Compass started 2023 with a cash balance of $362 million — which includes a $150 million drawdown from its revolving credit facility
- Without that additional loan, Compass’ cash balance would have been $212 million — dangerously low for a company that just burned $143 million in a quarter.
The key to breakeven is Compass’ ability to reduce its non-GAAP operating expenses (OpEx), primarily achieved through layoffs.
- OpEx has dropped significantly over the past six months and is on track to drop further through the rest of the year.
- It appears that Compass is aiming for OpEx of around $950 million for 2023, down about 30 percent from $1.35 billion in 2022.
It’s fair to say that any brokerage, Compass included, falls apart if it’s unable to recruit or retain agents.
- For the first time, Compass’ agent count has gone flat, reflecting the challenging market environment for agents (fewer transactions = fewer agents).
- Yes, but: It takes several data points to create a trend, and most brokerages are seeing a similar slowdown in agent count growth.
Analysis time: Assuming Compass’ national market share and revenue per transaction remain consistent with 2022, we can see what needs to be believed for the company to reach breakeven in 2023.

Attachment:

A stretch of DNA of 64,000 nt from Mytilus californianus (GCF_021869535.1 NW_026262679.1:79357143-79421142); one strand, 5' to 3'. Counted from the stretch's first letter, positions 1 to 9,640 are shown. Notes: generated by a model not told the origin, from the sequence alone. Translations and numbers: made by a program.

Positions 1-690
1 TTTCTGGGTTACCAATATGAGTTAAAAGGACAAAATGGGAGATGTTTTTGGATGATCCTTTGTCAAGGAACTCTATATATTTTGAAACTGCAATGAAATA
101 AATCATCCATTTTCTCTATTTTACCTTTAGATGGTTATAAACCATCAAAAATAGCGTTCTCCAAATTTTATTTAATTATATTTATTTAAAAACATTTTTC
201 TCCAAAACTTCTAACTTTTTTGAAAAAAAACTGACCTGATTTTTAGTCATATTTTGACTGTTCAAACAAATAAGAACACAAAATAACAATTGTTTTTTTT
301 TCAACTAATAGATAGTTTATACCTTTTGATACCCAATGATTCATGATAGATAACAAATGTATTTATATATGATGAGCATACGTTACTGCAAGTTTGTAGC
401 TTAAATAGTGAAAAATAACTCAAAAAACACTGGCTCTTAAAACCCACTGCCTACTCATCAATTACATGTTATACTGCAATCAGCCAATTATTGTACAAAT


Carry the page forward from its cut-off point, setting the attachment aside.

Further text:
- Compass’ current non-GAAP operating expense target of $950 million suggests that 4.5 million transactions in the national market are necessary to give Compass the revenue and gross profit necessary to break even for the year.
- A bear case of 4 million transactions would require Compass to cut an additional $100 million of operating expenses to reach breakeven.
- Please note: these are back-of-the-envelope calculations that provide directionality, not certainty.
What to watch: Like other brokerages, Compass only has so many levers to pull to reach breakeven.
- On the revenue side, the company is considering franchising as a less-expensive growth strategy, and will be trying to accelerate its mortgage joint venture.
- If the market remains soft and revenue drops, the only option is to cut even more costs out of the business.
The bottom line: Compass is not alone in needing to cut costs during a significant market downturn — its future depends on it.
- The company dipped into its “emergency reserve” last quarter — $150 million from its revolving credit facility — for the home stretch to profitability.
- It appears that Compass has made the deep cuts necessary to achieve breakeven this year, as long as nothing else unexpectedly goes wrong.
Mike DelPrete is a strategic adviser and global expert in real estate tech, including Zavvie, an iBuyer offer aggregator. Connect with him on LinkedIn.